International trial unlikely for Israel, Hizbollah
Both Israel and Hizbollah guerillas in Lebanon have been accused of war crimes during four weeks of conflict, but they are unlikely to go on trial anywhere but the court of public opinion.
A charity run by the son of Libyan President Muammar Gaddafi called on the International Criminal Court (ICC) on Wednesday to prosecute Israeli leaders for a deadly attack on a residential building in Qana that triggered outrage around the world.
But the ICC, set up in 2002 in The Hague as the first permanent global court to try individuals for genocide, war crimes and other major rights violations, said it could not act as Israel and Lebanon are not members of the court.
The Security Council can refer cases in non-member states to the ICC - as it did for the first time last year in the case of suspected crimes in Sudan's Darfur. But Washington would probably veto any attempt at referral of its close ally Israel.
"Internationally it is rather bleak. There is no jurisdiction of an international criminal court (in this case)," said Jan Wouters, professor of international law at the Catholic University in Leuven, Belgium.
"The first type of trial will be in the court of public opinion but the problem is that public opinion doesn't have the tools and the information to really judge whether war crimes are actually committed," he said.
The US-based group Human Rights Watch accuses Israel of a systematic failure to distinguish between combatants and civilians; and Hizbollah of killing civilians deliberately and indiscriminately.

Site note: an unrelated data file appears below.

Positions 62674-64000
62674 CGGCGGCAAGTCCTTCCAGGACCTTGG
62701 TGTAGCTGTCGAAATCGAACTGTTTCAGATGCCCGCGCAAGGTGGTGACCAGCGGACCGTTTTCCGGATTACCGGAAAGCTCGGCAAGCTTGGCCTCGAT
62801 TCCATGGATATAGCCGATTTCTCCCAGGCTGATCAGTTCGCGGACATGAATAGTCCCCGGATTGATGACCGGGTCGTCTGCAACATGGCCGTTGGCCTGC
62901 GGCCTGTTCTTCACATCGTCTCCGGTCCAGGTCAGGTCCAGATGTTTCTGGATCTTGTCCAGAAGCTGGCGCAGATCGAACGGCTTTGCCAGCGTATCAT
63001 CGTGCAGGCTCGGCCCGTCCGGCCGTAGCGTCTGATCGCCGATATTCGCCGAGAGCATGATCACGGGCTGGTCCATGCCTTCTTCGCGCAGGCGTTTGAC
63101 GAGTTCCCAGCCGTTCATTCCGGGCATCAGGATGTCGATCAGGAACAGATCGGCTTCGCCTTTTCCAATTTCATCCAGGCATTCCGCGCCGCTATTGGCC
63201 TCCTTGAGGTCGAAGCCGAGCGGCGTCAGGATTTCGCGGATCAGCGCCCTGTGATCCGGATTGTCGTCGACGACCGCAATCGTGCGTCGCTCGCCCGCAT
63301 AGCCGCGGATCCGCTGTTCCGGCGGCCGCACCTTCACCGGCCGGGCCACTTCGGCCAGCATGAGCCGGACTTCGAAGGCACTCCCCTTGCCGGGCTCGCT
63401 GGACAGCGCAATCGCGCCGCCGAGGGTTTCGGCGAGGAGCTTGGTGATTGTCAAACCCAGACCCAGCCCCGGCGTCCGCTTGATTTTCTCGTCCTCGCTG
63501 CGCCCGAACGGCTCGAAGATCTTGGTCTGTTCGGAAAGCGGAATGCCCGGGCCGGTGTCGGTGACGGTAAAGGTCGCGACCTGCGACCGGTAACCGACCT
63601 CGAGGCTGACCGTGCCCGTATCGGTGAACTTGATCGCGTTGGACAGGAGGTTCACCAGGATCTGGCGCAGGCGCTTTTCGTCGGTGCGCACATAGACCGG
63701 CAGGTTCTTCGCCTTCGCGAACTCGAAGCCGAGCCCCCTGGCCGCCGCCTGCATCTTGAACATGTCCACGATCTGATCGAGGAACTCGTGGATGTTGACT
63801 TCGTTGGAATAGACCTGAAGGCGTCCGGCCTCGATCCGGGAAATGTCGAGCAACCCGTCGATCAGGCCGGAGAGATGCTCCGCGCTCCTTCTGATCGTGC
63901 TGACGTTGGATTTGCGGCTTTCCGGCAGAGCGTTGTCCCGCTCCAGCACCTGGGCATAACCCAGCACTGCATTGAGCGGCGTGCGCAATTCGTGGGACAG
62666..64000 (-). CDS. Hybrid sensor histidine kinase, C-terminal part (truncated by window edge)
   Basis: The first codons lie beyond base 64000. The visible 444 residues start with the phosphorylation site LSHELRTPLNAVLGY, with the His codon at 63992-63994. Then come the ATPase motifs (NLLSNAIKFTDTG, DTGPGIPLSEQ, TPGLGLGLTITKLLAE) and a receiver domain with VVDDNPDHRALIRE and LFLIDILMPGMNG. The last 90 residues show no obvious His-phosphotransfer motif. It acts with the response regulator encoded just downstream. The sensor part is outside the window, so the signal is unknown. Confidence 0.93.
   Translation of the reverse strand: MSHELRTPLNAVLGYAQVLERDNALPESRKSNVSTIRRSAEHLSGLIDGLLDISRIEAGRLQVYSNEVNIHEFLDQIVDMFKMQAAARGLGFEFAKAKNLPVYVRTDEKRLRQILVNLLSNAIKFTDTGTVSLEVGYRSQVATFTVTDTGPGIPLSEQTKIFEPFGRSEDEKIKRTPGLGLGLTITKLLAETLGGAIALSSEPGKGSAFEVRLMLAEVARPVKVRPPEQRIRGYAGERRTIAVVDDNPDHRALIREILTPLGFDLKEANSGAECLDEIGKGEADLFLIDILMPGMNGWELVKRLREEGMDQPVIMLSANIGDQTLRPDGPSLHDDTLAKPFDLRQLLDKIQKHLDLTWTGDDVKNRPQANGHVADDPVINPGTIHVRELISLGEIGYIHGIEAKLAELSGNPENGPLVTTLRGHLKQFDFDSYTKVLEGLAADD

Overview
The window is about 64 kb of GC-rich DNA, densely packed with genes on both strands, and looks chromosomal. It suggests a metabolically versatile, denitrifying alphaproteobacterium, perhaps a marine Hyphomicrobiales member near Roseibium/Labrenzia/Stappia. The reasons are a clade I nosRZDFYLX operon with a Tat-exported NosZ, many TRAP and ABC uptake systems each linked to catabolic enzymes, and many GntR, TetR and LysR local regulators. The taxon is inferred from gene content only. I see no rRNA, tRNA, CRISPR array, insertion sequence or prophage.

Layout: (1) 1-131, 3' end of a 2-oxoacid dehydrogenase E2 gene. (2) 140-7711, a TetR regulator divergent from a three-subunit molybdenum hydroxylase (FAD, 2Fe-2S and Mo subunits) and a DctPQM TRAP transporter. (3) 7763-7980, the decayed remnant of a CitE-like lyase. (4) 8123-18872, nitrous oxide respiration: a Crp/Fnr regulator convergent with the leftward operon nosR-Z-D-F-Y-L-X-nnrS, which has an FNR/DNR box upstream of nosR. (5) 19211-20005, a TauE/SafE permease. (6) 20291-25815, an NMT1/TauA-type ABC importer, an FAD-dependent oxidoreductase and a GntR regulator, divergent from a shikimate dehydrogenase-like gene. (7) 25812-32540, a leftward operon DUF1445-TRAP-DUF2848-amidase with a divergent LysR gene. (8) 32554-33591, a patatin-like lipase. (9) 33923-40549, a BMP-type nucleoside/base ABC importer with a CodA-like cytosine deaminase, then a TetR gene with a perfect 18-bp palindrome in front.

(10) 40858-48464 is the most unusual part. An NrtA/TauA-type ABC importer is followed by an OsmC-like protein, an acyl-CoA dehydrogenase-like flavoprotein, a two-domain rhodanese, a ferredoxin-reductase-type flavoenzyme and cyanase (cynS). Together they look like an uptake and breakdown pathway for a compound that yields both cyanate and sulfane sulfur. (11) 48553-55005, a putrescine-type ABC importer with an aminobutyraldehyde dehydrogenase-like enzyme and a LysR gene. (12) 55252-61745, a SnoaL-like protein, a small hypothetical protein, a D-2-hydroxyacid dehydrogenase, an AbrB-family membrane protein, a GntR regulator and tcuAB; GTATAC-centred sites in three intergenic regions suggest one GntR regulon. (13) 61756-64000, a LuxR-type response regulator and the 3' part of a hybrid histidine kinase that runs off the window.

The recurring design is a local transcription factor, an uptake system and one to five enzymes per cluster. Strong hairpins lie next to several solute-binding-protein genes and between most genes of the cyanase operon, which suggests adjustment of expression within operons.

The war, triggered when Hizbollah seized two Israeli soldiers in a raid on July 12, has cost the lives of at least 1,011 people in Lebanon, mostly civilians, and 116 Israelis, mostly soldiers.
Israel says its military goes to great lengths to avoid civilian casualties and accuses Hizbollah of using innocent people as human shields. Hizbollah says it is defending Lebanon and accuses Israel of targeting civilians deliberately.
Israeli Foreign Ministry spokesman Mark Regev said Israel was confident its military was acting according to international law, but said the country's own legal system could deal with accusations against any soldier accused of crimes.
"We have made every effort, despite the difficult situation, to act as surgically as possible," he said.
Richard Goldstone, former chief prosecutor at the UN war crimes tribunal for the former Yugoslavia, regretted that the ICC could not deal with the conflict, noting that national courts only rarely put their own war crimes suspects on trial.
"Whether any of the actions by Israel constitute war crimes depends on the facts, it depends on what was known to the people who gave the orders and quite frankly I don't know," he said.
"This would be the great virtue of a truly international criminal court which would be able to - after the event - professionally investigate the facts," he told BBC radio.
"When that sort of thing happens it acts as a deterrent and provides information on which future action can be taken."
While an international court is unlikely to try individuals accused of war crimes, Lebanon could bring a claim for compensation against the state of Israel to the International Court of Justice (ICJ), also based in The Hague.
Lebanon's Prime Minister Fouad Siniora has accused Israel of inflicting "barbaric destruction" and vowed to seek redress.
The ICJ - also known as the World Court - was set up after World War Two to mediate in disputes between the 191 states which are UN members, including Israel and Lebanon.
The highest UN court is currently considering a claim by Bosnia for billions of dollars of compensation from Serbia and Montenegro for destruction caused in the 1992-95 Bosnian war.
The case took more than a decade to come to court due to protracted wrangling over whether the court has jurisdiction. Any lawsuit brought by Lebanon would likely face the same fate, especially as the ICJ angered Israel in 2004 when it ruled that its controversial West Bank barrier violated international law.